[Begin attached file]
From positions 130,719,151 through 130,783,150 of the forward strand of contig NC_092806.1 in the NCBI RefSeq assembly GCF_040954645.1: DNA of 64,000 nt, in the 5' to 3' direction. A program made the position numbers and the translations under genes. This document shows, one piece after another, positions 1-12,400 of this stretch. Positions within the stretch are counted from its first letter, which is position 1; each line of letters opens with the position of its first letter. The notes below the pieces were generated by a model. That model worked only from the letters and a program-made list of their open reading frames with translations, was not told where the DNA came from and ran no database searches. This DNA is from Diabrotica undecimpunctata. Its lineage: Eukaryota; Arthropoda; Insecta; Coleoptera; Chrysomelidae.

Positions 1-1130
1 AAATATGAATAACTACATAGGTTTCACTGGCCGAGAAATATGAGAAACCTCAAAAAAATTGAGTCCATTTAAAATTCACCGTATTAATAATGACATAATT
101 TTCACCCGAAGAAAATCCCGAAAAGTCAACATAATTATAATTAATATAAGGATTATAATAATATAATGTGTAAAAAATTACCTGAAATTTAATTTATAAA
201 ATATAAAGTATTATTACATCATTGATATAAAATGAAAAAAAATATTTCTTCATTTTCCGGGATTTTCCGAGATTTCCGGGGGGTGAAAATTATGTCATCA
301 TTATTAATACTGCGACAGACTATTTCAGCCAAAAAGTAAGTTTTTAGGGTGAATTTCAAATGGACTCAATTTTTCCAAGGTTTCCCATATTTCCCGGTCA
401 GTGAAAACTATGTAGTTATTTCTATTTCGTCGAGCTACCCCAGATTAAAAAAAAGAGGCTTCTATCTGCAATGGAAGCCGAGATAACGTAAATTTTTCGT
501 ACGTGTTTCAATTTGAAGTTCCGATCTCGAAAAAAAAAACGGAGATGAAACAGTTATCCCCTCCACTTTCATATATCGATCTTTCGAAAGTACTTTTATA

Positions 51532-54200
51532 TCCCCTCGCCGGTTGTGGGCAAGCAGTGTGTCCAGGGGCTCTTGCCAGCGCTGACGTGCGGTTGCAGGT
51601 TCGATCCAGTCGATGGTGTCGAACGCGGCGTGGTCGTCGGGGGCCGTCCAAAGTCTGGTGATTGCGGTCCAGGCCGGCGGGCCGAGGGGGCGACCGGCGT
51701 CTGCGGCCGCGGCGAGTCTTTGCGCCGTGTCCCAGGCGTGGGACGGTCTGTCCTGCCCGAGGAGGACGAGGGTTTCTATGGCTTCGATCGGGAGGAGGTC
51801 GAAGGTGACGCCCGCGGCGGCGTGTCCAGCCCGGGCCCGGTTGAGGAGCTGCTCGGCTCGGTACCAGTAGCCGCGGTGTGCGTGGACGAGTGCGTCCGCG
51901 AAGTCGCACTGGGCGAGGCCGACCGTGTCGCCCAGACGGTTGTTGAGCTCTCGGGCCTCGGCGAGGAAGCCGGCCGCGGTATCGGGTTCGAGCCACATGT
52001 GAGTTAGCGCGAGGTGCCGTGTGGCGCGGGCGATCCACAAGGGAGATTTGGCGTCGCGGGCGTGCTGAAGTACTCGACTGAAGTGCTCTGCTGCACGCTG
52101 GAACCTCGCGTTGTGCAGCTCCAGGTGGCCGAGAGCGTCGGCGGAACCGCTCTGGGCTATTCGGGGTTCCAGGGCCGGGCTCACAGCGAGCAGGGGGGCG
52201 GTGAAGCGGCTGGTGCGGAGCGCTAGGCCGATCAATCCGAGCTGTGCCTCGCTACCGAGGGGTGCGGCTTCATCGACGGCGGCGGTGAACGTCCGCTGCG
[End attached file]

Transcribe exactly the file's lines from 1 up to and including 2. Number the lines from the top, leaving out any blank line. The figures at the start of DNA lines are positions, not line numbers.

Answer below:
From positions 130,719,151 through 130,783,150 of the forward strand of contig NC_092806.1 in the NCBI RefSeq assembly GCF_040954645.1: DNA of 64,000 nt, in the 5' to 3' direction. A program made the position numbers and the translations under genes. This document shows, one piece after another, positions 1-12,400 of this stretch. Positions within the stretch are counted from its first letter, which is position 1; each line of letters opens with the position of its first letter. The notes below the pieces were generated by a model. That model worked only from the letters and a program-made list of their open reading frames with translations, was not told where the DNA came from and ran no database searches. This DNA is from Diabrotica undecimpunctata. Its lineage: Eukaryota; Arthropoda; Insecta; Coleoptera; Chrysomelidae.

Positions 1-1130